The Withlacoochee State Forest (WSF) encompasses 164,073 acres in Citrus, Hernando, Lake, Pasco, Sumter counties and is the third largest state forest in Florida. The WSF is divided into several distinct tracts of land including the Croom Tract, which is located in Hernando and Sumter counties, with over 20,000 acres.   WSF protects one of the largest patches of sandhill habitat remaining in Florida. There is also a historic cemetery at the Tucker Hill Day Use Area. 

Among the familiar turkey oaks, live oaks, and pines within the sandhill habitat, an impressive variety of vegetation thrives despite the arid soil conditions. We will begin our hike with Colleen at a mesic hammock where we will see Pecluma ptilota (Comb Polypody). Next we will walk through sandhill habitat and will be visiting a red-cockaded woodpecker cluster where we might get lucky enough to see the birds. The lupines usually begin blooming in March so there’s a chance we will see some of the blue flowers and other wildflowers, plants and wildlife.

Colleen Werner is a Biologist Scientist II at the Withlacoochee State Forest.  She has been at the WSF for 22 years and has the lead role for management of rare flora, karst resources and cultural resources. She also assists the WSF Ecology Unit with prescribed burns, invasive weed control and rare fauna management.  Colleen has a B.S. in Environmental Botany from USF.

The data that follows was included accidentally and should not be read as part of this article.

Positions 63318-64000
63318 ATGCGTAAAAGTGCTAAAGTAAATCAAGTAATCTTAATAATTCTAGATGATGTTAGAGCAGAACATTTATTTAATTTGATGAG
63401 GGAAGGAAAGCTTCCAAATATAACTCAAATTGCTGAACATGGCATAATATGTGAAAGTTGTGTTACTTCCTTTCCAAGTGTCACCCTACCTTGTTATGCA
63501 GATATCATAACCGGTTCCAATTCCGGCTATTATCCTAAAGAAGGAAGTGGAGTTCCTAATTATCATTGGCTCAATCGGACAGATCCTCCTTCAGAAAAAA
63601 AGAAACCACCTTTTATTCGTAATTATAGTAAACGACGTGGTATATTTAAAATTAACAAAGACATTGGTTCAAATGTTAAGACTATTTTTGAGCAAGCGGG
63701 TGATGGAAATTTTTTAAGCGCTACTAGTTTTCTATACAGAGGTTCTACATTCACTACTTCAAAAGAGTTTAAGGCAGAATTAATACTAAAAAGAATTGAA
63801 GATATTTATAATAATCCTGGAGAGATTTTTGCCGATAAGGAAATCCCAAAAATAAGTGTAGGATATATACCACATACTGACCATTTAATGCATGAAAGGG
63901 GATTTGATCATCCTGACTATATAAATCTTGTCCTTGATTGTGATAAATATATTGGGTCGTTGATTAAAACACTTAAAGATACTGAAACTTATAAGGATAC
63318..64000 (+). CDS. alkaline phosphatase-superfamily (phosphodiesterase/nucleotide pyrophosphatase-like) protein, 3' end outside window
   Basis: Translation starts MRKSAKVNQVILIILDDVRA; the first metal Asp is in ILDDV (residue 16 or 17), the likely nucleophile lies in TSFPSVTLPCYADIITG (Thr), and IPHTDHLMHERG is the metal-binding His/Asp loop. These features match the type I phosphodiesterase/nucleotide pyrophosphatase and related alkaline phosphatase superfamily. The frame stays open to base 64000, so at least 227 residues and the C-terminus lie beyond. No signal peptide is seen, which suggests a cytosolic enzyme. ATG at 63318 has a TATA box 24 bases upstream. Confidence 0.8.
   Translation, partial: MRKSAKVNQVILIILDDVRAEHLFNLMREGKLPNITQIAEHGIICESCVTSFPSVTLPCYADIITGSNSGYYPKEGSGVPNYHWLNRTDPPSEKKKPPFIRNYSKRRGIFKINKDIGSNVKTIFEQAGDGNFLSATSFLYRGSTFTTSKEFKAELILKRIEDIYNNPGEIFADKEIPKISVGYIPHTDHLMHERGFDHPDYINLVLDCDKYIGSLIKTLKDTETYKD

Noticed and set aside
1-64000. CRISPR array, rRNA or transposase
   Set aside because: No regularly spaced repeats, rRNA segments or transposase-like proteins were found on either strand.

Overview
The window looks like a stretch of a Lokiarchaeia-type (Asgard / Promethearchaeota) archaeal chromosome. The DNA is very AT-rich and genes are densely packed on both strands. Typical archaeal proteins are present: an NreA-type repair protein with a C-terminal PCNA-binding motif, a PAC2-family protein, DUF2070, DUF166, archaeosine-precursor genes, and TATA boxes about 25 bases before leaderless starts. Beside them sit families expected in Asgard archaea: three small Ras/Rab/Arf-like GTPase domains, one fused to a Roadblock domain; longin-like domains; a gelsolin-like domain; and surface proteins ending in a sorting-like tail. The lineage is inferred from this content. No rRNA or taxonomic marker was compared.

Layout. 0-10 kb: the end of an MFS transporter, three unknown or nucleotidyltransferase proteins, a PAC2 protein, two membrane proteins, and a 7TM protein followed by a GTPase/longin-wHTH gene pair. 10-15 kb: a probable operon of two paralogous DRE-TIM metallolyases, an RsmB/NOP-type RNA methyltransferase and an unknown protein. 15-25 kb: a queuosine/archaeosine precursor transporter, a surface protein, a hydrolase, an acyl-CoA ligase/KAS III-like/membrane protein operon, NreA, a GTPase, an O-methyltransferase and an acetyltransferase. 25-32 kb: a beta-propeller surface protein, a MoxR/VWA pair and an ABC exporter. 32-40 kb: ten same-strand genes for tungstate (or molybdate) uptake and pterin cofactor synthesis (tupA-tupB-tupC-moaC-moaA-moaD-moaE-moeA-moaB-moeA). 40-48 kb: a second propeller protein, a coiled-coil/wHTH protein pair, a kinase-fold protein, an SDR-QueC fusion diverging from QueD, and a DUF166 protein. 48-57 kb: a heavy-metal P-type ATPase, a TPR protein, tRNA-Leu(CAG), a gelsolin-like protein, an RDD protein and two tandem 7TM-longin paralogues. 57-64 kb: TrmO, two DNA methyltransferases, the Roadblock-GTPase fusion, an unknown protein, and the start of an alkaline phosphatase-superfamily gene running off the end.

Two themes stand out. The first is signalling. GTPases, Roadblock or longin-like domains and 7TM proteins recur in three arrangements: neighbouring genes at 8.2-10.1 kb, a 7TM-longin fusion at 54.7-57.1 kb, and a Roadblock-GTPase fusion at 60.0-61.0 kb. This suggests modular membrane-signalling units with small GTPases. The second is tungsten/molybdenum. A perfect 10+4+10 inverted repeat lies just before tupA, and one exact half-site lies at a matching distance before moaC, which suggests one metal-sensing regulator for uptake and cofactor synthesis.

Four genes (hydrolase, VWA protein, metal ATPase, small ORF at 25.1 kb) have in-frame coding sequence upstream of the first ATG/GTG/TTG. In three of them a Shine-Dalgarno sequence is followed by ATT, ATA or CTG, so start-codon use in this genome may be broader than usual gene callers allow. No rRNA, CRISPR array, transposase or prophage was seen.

Directions:  26578 Croom Road (Forest Road 6), Brooksville, FL 34601

From Brooksville head north on U.S, Highway 41 to Croom Road (C-480). Take a right and proceed east on Croom Road to trailhead at Tucker Hill Day Use Area.

Questions?  Email Becky Clayton at  or text  or call 813-416-5672 with any questions.


March Field Trip

March Field Trip: Talk and Walk at Upper Tampa Bay Conservation Park

Date and Time: Saturday, March 18, 9:30 a.m.

Location:  Upper Tampa Bay Conservation Park 

8001 Double Branch Rd.

Tampa, FL 33635

Meet:  At the Environmental Education Center 

Cost: $2 per car up to 8 people

Bring a hat, water, bug spray and wear sunscreen and good walking shoes.   If it’s been rainy some of the trails might be wet so wear shoes you don’t might getting wet. 

Need a Ride?  Willing to drive? Let me know I’ll try to match you up. 

Lunch: See below 

Field Trip Leader:  Joel Jackson 

Hillsborough County founded the Upper Tampa Bay Conservation Park in 1982 saving the environmentally sensitive terrain from potential being reconfigured into a waterfront subdivision.  It now provides a protected area for nature study and passive recreation. The 596-acre peninsular park hugs the bay’s northern shoreline and protects valuable coastal habitat and ecological communities that include mangrove forests, salt marshes, freshwater marshes, oyster beds, coastal hammocks, and pine flatwoods. 

We will start the morning in the Environmental Education Center to view the interpretive exhibits that describe the park environment, history, and geology, and live animal displays. Joel will provide a short presentation and then we will head out on the trails and boardwalk.  There are three short, easy nature trails – the Eagle, the Otter, and the Bobcat – each explores different aspects of the park’s ecosystems. Gopher tortoises, zebra swallowtail butterflies, and bobcats live here.  Red shouldered hawks and bald eagles are sometimes seen near the live oaks and other hardwood trees near the wetlands. The shoreline and waters attract park other wildlife and many other species, including Roseate spoonbills, ospreys, otters, bottle nosed dolphins, and manatees.  There should be lots wildflowers blooming in March.